Autism in Children's Literature
Averett graduate student, Samanath Quinn developed the children's literature recommendations below in an autism studies course taught by Dr. Pamela Riedel. Ms. Quinn is pursuing a Masters of Education with certification in Autism Studies. We are grateful to her for enhancing Blount Library collections for children and teachers!
Review of Emma Donoghue's Room: a Novel
By Linda Lemery, Circulation Manager, Blount Library
Donoghue, Emma. Room: A Novel. 2010. 321 pages. NY: Little, Brown and Company.
New and Notable Collection: PR 6054 .O547 R66.
We as a society have a responsibility to read about the acts of human monsters in part so that we can attempt to protect ourselves and others from their malevolence. That’s the reason it’s important to read the book Room, and why I had to find a way to write about it.
I ran across Room in browsing the New and Notable offerings in Blount Library here at Averett University. Room is the story of a 19-year-old female college student who is abducted and kept prisoner by a much older man. Old Nick has planned the abduction well: He’s built a 12-foot by 12-foot garden shed in his backyard. He’s soundproofed the shed, insulated it, put a layer of chain-link fence between the external and internal walls, floor, and roof to make it escape-proof, and has designed it as a habitat made for one. Room has running water, heating and cooling, plumbing, a refrigerator, a bath, a lamp, a reinforced skylight, and an impregnable door that’s locked by an electronic key code. The garden shed faces a 15-foot high privacy hedge. By design, the door is out of the backyard line-of-sight.
The girl is forced to live in this cage. Old Nick visits her at night. She gradually learns how well he’s planned for her, except for the stillbirth, and later, except for the birth of her healthy son. The novel spans some seven years. Adding to the sense of growing horror the reader feels throughout: The book is written in the first-person voice of 5-year-old Jack, the son whose survival Ma intentionally buys from Old Nick through her continuing docile compliance.
To Jack, Room is his world, the only one he’s ever known. Jack refers to the items in Room without articles: He’s never seen more than one of any of them (“Lamp,” “Door,” “Rug”) because he’s never been outside of Room. Ma does a great job raising him under these alien conditions. She trains him about cleanliness, physical education, literacy, mathematics, art, spirituality, and more. Ma dedicates herself to Jack’s survival, and when he turns five, she begins to reveal through stories that she doesn’t live in Room by choice. Through Jack’s narration, the reader realizes what Ma has come to understand: That Room is becoming too small for them both to be safe much longer, and that with taking an action that cannot be taken back, there is immense risk and certain aftermath.
I have a horror of reading about mistreatment of children, so this novel was profoundly disturbing for me. Not only is Ma little more than a child herself when she is kidnapped, but the book is written from the viewpoint -- and in the matter-of-fact, accepting voice--of a charming, innocent, articulate, intelligent, precocious child, whose only crimes are that he was ever born, and that he is growing older in an increasingly impossible situation. For Jack, for Ma, and for the reader, the clock is very clearly ticking.
Author Donoghue thought through the plot, the scene, the construction of both habitat and book, and the characterization in chillingly realistic and believable detail. The writing is masterful: clear, seamless, and age-appropriate. I have not read Donoghue’s nine other books, so I cannot give readers a comparison between these works.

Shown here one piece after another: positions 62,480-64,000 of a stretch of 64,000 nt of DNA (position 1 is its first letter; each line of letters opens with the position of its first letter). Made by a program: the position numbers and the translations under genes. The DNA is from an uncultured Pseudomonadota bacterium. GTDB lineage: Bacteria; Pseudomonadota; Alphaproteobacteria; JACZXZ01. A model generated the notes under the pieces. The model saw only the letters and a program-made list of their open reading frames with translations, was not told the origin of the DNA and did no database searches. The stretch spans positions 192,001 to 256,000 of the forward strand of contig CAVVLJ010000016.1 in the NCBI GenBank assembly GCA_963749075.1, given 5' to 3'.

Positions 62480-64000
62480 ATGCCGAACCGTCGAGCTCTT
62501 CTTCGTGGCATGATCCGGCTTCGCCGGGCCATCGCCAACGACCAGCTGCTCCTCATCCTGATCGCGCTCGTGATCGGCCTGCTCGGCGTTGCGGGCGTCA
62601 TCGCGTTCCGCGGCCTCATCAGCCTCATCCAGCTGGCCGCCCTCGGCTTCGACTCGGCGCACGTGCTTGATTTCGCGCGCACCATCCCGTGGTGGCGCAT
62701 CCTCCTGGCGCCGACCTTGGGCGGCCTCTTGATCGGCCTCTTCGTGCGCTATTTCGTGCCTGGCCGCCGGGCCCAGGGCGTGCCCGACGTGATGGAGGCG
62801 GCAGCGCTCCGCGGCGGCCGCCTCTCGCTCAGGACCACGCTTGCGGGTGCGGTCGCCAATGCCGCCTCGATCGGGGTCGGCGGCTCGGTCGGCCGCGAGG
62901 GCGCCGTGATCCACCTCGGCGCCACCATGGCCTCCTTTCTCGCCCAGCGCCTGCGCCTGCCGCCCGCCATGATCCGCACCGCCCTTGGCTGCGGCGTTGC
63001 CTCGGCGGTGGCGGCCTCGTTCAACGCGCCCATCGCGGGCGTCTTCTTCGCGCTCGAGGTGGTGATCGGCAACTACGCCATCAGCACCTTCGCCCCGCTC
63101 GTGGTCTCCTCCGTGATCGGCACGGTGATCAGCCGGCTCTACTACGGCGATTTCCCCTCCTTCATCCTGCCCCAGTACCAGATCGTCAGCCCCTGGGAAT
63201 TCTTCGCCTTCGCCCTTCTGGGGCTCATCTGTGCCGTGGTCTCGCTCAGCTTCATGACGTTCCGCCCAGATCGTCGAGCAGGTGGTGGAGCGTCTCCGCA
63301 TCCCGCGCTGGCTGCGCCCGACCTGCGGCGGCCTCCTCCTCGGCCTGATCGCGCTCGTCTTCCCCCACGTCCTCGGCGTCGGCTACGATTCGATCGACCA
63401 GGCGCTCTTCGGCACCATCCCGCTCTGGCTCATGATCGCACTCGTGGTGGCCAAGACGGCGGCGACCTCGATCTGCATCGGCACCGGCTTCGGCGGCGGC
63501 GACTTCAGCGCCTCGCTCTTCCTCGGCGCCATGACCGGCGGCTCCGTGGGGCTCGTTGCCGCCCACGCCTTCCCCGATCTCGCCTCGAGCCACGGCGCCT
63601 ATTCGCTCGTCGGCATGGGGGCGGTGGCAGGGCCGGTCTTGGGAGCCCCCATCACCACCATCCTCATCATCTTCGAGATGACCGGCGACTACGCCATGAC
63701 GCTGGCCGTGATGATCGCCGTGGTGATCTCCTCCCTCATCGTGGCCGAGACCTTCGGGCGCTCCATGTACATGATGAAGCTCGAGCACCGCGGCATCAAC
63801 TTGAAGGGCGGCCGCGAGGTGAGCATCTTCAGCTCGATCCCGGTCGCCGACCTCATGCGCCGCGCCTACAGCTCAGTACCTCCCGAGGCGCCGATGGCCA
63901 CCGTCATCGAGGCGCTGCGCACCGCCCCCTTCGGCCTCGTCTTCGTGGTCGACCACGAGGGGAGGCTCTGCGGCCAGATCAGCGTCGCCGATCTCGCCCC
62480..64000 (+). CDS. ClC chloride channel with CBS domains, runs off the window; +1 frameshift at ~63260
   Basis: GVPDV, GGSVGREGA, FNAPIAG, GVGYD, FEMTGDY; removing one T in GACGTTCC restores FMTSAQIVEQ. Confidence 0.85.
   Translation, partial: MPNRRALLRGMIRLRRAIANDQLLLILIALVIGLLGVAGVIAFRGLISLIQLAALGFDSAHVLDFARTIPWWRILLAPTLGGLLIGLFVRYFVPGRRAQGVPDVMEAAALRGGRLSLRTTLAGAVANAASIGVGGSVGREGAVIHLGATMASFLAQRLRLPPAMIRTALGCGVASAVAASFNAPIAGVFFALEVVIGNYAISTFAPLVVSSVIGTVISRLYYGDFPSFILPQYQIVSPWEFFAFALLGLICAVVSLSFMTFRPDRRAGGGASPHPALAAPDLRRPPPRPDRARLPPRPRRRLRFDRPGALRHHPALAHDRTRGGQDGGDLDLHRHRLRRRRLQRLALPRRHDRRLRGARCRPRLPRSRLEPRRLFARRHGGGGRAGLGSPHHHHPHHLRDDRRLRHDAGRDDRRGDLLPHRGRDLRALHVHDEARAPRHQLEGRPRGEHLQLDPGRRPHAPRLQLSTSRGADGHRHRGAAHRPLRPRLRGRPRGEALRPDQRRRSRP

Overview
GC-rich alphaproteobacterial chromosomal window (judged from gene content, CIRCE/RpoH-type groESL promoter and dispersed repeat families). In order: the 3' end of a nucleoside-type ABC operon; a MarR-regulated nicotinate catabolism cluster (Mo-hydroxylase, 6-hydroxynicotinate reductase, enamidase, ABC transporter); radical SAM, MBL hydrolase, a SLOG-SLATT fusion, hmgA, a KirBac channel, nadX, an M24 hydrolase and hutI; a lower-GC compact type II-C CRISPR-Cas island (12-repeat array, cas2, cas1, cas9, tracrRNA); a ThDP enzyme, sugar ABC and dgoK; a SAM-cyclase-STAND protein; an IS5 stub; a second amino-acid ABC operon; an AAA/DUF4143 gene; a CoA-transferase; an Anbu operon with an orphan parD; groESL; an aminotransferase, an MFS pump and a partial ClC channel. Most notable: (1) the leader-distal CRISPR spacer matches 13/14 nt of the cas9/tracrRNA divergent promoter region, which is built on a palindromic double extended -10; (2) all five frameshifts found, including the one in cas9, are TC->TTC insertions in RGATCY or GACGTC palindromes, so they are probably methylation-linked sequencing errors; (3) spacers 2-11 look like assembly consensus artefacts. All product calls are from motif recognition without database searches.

I may eventually read some of the other books, but not until I’ve finished thinking about Room. That may take a long time, the same long time it takes, and possibly more, to cleanse oneself of the feeling of filth that comes with reading even tangentially about a twisted soul like Old Nick.
Those who read Room will remember it for a long time to come.
Lost in the metadata? Consult the Library User Guide. It's a road map, a tutorial, a quick reference for discovery, access, evaluation and attribution.
Yancey Smith, Averett College Class of 1971
Bicycle Riders. 2010. Oil on canvas.
18.5" x 22.5"
Averett University Archives
Reproduced with permission of the artist
Share Your Thoughts at a Coffee Talk
Coffee Talks are brief presentations on academic resources and topics of interest to the Averett community, followed by questions and discussion. Averett students, faculty, staff and friends are welcome to attend ... and to propose and present new topics!
Join us for learning, dialog and refreshments on the 2nd floor of Blount Library, weekly, generally at 3 P.M. Days and times vary. See specific times and topics at: http://discover.averett.edu/coffeetalk.
As suggested by the Library Committee, this guide has new forms for students, faculty and staff to ask questions and recommend improvements in collections and services. Please provide your valid Averett email address for a direct response. Librarians will post answers of general interest on a bulletin board in Blount Library, and at http://discover.averett.edu/learn.
Ask a Reference Question
"Fair Use" in Higher Education
Humanities Liaison and Access Services Librarian, Jim Verdini, M.A., M.L.S., has completed a certificate program at the University of Maryland, University College on "Fair Use" in U.S. Copyright Law. His draft copyright policy was approved by the Averett's Academic Policies Council and senior administration in January 2013 . You can find the official policy here, and at http://discover.averett.edu/learn. Congratulations and thanks to Jim!